by Emma Preston
When considering the citrus that lines our grocery store shelves, it’s easy to forget that the bright fruits before us have traveled long distances before making their way to our shopping carts. Florida grown oranges, for example, are exported all over the world, but imposed tariffs and trade barriers make an already long voyage overly complicated and expensive. The Trans-Pacific Partnership (TPP), however, will simplify international trade by reducing excess taxes - supporting Florida orange exports. And it couldn’t come at a better time.
Unfortunately, the underbelly of the Florida orange industry has grown ripe with more than just its citrus, as the development of a bacterium referred to citrus greening has begun to plague farmers’ crops. And the toll is coming straight out of their pockets. In some cases, locals already contending with a variety of pests and viruses are upping their spending by 300% to combat the epidemic. And even then, their baskets remain just as empty as their wallets. According to a report published by the University of Florida, not only are farmers spending more, they’re producing 42% fewer oranges.
Florida ranks in the top 10 U.S. states for its level of exports, garnering in 2014 over $4 billion in agricultural shipments alone, and is second only to Brazil in its global circulation of orange juice. But current trade regulations allow Florida’s largest importers to heavily tax the state’s citrus exports, like Japan, which imposes tariffs as high as 32% on oranges and 29.8% on orange juice from the U.S. These tariffs further increase the cost of U.S. orange exports and diminish profits- making citrus greening especially devastating to today’s farmers.
It’s safe to say that, for Florida farmers, the orange industry has grown increasingly convoluted. But it doesn’t have to be this way. The TPP would ease the increasingly weighty financial burden shouldered by Floridian citrus farmers by providing measures that would reduce tariffs in major international markets.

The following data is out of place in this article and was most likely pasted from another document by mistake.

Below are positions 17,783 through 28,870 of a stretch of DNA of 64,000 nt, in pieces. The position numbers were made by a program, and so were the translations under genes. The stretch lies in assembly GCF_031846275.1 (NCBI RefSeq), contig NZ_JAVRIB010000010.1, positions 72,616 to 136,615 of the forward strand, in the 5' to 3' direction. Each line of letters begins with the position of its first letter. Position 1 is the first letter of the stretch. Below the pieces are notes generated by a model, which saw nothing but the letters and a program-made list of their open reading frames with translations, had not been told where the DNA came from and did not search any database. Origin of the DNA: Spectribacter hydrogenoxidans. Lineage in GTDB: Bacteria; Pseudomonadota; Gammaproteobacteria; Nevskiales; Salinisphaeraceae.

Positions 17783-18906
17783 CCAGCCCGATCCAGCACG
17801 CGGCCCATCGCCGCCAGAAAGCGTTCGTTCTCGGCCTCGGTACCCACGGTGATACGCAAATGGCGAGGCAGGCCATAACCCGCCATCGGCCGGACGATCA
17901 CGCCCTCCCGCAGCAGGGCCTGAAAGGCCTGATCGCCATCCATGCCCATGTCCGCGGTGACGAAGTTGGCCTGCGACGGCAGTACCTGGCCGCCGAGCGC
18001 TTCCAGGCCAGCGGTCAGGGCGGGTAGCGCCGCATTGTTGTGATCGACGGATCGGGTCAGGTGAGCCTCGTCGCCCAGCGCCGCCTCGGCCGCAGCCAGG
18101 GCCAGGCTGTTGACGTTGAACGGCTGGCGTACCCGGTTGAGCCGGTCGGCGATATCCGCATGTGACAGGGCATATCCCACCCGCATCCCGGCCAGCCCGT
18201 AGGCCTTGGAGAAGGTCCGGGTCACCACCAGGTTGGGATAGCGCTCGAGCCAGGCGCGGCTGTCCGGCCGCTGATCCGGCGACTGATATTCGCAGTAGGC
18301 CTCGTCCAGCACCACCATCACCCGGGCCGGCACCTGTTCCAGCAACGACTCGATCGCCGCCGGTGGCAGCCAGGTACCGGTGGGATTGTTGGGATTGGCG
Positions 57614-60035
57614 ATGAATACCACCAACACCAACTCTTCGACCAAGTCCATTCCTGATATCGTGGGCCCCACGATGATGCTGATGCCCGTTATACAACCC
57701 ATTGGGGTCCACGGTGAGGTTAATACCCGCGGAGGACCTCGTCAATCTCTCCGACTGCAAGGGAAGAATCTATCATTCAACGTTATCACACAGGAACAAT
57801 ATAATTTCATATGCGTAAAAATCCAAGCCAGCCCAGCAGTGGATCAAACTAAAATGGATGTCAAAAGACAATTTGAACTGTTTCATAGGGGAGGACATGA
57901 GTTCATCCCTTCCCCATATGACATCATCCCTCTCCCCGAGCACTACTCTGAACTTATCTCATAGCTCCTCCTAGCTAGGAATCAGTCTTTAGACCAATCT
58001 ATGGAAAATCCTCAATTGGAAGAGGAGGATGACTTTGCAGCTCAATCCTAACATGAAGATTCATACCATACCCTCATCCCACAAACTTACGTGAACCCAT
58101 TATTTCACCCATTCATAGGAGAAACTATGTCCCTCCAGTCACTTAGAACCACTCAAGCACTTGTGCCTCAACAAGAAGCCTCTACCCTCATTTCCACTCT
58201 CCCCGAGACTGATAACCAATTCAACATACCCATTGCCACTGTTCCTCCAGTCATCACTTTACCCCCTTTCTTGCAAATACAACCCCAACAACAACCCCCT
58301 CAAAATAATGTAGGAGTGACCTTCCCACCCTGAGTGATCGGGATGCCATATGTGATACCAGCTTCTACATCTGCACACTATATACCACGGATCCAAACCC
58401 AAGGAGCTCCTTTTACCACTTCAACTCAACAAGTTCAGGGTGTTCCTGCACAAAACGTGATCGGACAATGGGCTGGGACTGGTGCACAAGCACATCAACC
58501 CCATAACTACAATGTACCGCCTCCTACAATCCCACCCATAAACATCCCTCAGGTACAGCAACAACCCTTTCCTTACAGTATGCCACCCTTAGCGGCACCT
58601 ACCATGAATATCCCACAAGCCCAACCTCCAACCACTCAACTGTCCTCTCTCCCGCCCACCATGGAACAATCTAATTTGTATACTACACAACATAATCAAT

The TPP cuts foreign tariffs on Florida’s orange juice exports by 43%, making it less expensive for consumers, driving up foreign demand and revenue. This is especially noteworthy when considering that TPP members Japan, Canada, and Singapore are among Florida’s top orange importers. The agreement to mutually cut tariffs improves conditions and livelihoods within the export industry in Florida, 95.3% of which are small and medium businesses. This means that the cost of citrus greening could be, at least in part, counteracted by the increased cash flow from TPP-induced revenues.
Even in an increasingly globalized world, our biggest challenges can have frustratingly microscopic roots. Take, for example, the Asian psyllid, the tiny insect thought to harbor the bacteria spoiling so many Floridian groves. As scientists continue to investigate the disease, it’s important to note that measures can be taken in the meantime. The TPP is one such solution. It will cut tariffs and bolster job opportunities, allowing local farmers and the industry they’ve built to remain competitive in an international market. Giving much needed financial cushion until a long term solution is found for Florida’s oranges.